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Discussion in 'Meat Birds ETC' started by chickenmama22, Oct 6, 2007.
Hand over the recipe My husband hates chicken, and i'm trying to persuade him otherwise!
Perfect Roasted Chicken
3 carrots, peeled and cut into thirds
3 ribs celery, peeled and cut into thirds
3 onions, peeled and cut into quarters
1 (3 1/2 to 4 pound) chicken, rinsed and patted dry
1 1/2 tablespoons kosher salt
2 teaspoons cracked white pepper
1 lemon, halved
2 fresh bay leaves
6 cloves garlic, roughly chopped
4 sprigs rosemary, roughly chopped, plus 1 tablespoon for gravy
2 tablespoons olive oil
2 tablespoons unsalted butter, at room temperature
1 cup chicken stock
2 tablespoons roasted garlic
1 cup dry white wine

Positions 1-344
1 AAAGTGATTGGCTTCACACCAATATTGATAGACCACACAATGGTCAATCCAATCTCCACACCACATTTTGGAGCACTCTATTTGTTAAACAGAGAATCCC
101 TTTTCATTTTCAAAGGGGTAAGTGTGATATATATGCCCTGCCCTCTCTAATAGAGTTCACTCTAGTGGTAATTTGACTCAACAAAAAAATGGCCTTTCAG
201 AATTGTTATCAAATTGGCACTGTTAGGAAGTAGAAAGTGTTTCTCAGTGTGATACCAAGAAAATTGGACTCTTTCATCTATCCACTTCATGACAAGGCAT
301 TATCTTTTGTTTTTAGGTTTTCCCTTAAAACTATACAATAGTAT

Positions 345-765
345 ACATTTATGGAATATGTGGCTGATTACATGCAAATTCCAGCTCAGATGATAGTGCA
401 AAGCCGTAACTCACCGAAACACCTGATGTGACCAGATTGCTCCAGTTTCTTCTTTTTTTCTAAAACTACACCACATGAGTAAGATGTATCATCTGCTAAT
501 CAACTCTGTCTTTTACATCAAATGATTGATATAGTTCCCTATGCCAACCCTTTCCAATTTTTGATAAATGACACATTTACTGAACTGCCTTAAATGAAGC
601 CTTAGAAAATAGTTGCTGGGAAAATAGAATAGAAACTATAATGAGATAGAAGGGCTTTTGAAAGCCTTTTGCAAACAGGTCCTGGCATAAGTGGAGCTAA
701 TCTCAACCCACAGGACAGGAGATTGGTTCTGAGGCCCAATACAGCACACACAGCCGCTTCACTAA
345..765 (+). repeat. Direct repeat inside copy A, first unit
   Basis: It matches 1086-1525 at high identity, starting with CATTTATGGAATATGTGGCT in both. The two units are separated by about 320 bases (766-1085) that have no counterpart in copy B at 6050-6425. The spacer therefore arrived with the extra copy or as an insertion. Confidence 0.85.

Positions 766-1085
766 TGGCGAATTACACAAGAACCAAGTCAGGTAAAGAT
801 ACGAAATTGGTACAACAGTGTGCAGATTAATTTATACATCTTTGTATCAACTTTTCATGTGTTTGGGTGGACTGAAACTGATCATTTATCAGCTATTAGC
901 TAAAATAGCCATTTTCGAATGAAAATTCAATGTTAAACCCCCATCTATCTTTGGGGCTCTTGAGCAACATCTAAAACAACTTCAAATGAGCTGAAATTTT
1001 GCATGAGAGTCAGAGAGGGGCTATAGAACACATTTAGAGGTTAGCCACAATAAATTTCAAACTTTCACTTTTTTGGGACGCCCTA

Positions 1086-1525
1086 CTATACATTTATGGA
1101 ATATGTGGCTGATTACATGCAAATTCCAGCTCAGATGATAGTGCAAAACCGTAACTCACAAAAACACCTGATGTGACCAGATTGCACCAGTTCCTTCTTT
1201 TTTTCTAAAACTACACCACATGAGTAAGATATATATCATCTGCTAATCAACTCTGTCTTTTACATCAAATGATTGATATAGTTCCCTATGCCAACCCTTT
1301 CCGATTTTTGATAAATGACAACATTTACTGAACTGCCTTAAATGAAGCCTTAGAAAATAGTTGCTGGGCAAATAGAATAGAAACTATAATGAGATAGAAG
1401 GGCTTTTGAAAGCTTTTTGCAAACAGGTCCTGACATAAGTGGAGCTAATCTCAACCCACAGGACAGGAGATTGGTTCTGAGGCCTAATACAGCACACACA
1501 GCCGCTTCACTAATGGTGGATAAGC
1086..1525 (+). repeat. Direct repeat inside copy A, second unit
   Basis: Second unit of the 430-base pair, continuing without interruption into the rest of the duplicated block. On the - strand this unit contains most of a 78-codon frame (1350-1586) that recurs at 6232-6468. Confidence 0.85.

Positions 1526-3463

Preheat the oven to 500 degrees F.
In a 9 by 13-inch roasting pan, add the carrots, celery and onions. Season the chicken both inside and out with the kosher salt and white pepper. Squeeze the lemon halves over the chicken and place the rinds inside the cavity. Place the bay leaves inside the cavity. In a small bowl, combine the garlic, rosemary, olive oil and butter. Rub the chicken both inside and out with the garlic rosemary blend and place in the roasting pan.
Place the pan in the oven and roast the chicken for 40 to 50 minutes, or until the juices run clear. To test this, insert a thermometer in the thickest part of a leg. It should register at 160 degrees internal temperature. Remove the chicken from the oven and allow to cool for 10 to 15 minutes before carving.
Pour off excess fat from pan and return to heat. Whisk in chicken stock, roasted garlic, white wine and chopped rosemary, scraping up the bits on the bottom of pan. Bring to a boil, then reduce to a simmer. Reduce gravy by half, until thickened.
Serve chicken with gravy on the side.
Wow that does sound good. I never thought i'd hear myself saying it, but I wish my Cornish Rocks would grow quicker!
Thank Goodness you posted those photos!
From Ideal, I ordered 20 Cornish Xs and 10 Black Broilers as my first meat birds ever.